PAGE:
The Popular Debate Over Pop vs. Soda

Which is the proper term for a soft drink?

Morgan Buckwalter, Opinions Editor

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Sometimes, water simply does not satisfy me throughout the day. I often crave the taste of the bubbly, sugary liquid and the boost of energy it creates after consumption. However, ordering a soft drink at a restaurant can be problematic. Once the word, “soda” comes out of my mouth, the puzzled look and disappointment from the waiter is obvious. I have to quickly explain that I am not from the Pittsburgh area and I do not say “pop.”

After coming to the university from my hometown in York, I have noticed that most people from this area use the word “pop” when talking about a soft drink. At first, I thought there were only a couple of people who used the term. However, I was wrong – there are an immense amount of people who say “pop” instead of soda.

On, each user can submit their preferred usage of soda, pop or coke. According to the website, 92 percent of people in Washington county say “pop” and only six percent say “soda.” Furthermore, there are 3339 people in Allegheny county who say “pop” compared to the 408 people in that county who say “soda.” The west side of Pennsylvania predominantly uses the term “pop” to describe a soft drink.

So which term came first – pop or soda? Well, the first carbonated drink was invented in 1766 by Joseph Preistly; however, the first legitimate soft drink was created in 1886 by Dr. John Pemberton. The drink he created was none other than America’s favorite: Coca-Cola. A couple of years later, soda fountain machines became popular; in fact, the American Soda Fountain Company was founded in 1891. Likewise, the bottle cap style was created in 1891 by William Painter. I assume the term “pop” was created shortly after Painter’s invention because it could have simply derived from the sound made from popping off a cap.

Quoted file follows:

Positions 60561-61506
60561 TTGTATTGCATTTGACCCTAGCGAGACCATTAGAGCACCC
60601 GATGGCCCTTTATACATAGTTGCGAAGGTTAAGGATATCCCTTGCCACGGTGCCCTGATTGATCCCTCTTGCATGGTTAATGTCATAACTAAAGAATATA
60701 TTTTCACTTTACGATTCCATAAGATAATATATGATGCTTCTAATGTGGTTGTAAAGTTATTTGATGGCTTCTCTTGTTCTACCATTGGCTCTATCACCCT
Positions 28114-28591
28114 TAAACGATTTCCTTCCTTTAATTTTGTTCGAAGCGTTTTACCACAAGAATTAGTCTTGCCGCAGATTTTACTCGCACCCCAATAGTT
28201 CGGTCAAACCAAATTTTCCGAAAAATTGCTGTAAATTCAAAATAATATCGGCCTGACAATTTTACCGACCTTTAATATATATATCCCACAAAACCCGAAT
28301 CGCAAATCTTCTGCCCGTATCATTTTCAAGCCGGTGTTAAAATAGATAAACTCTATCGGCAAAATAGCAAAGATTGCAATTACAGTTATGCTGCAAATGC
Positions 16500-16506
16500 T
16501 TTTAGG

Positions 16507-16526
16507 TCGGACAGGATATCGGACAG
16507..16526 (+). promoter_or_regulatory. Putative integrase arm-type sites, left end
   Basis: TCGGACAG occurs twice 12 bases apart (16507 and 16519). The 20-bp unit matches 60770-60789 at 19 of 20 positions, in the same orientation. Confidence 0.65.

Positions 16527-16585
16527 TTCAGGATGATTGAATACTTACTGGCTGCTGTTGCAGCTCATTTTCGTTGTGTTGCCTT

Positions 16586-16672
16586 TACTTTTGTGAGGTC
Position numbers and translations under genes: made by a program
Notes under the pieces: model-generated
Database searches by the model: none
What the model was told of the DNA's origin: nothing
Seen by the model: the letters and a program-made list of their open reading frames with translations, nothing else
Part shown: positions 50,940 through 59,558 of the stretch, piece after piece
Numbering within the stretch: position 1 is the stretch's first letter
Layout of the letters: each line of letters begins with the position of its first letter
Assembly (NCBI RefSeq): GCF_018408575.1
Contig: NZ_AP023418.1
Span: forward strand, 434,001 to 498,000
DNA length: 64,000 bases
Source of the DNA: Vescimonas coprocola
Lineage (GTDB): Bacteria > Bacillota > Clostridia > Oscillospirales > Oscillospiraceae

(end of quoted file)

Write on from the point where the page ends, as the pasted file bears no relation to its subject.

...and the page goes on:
One of the key reasons as to why the west side of Pennsylvania – relatively the Pittsburgh area says “pop” more than “soda” could relate back to 1962. In that time period, the first pull-ring tab used on cans for soft drinks or alcoholic beverages was marketed by the Pittsburgh Brewing Company. The pull-ring tab was created by Ermal Fraze who spent his time working on a farm in Indiana. However, Fraze became curious about creating a new way for cans to be opened after he forgot his bottle opener while attending a gathering with friends. After that occurred, Fraze was determined to invent a new, efficient way to open a can without the hassle of carrying a bottle opener.

Fraze’s invention was not as convenient as it is today. For instance, it required expensive retooling which made it difficult for breweries to invest in. The Aluminum Company of America (Alcoa Inc.) which was founded in Pittsburgh was not interested in the product at first glance. However, Alcoa eventually bought the product from Fraze. Also, Dayton Reliable Tool took part in the creation of the systems that companies needed for the can. As mentioned earlier in the article, the Pittsburgh Brewing Company was the first business to reach out to Alcoa and order about 100,000 cans. After doing so, the Iron City Beer created by Pittsburgh Brewing Co. had an increase in sales by 400 percent in six months. This drastic increase caught the attention of other breweries, and Fraze’s pull-ring tab soon became a necessary and ubiquitous item for a growth in sales.

William Painter and Ermal Fraze both influenced the term “pop” because of Painter’s bottle cap invention and Fraze’s pull-ring tab. Both of these inventions created a “popping” sound as they were opened. Overall, there is not an exact answer as to which term came first. The two terms are used for the same thing – a soft drink. Therefore, it shouldn’t matter which one you say. Which term do you use?

There are a variety of sodas available — which one is your favorite?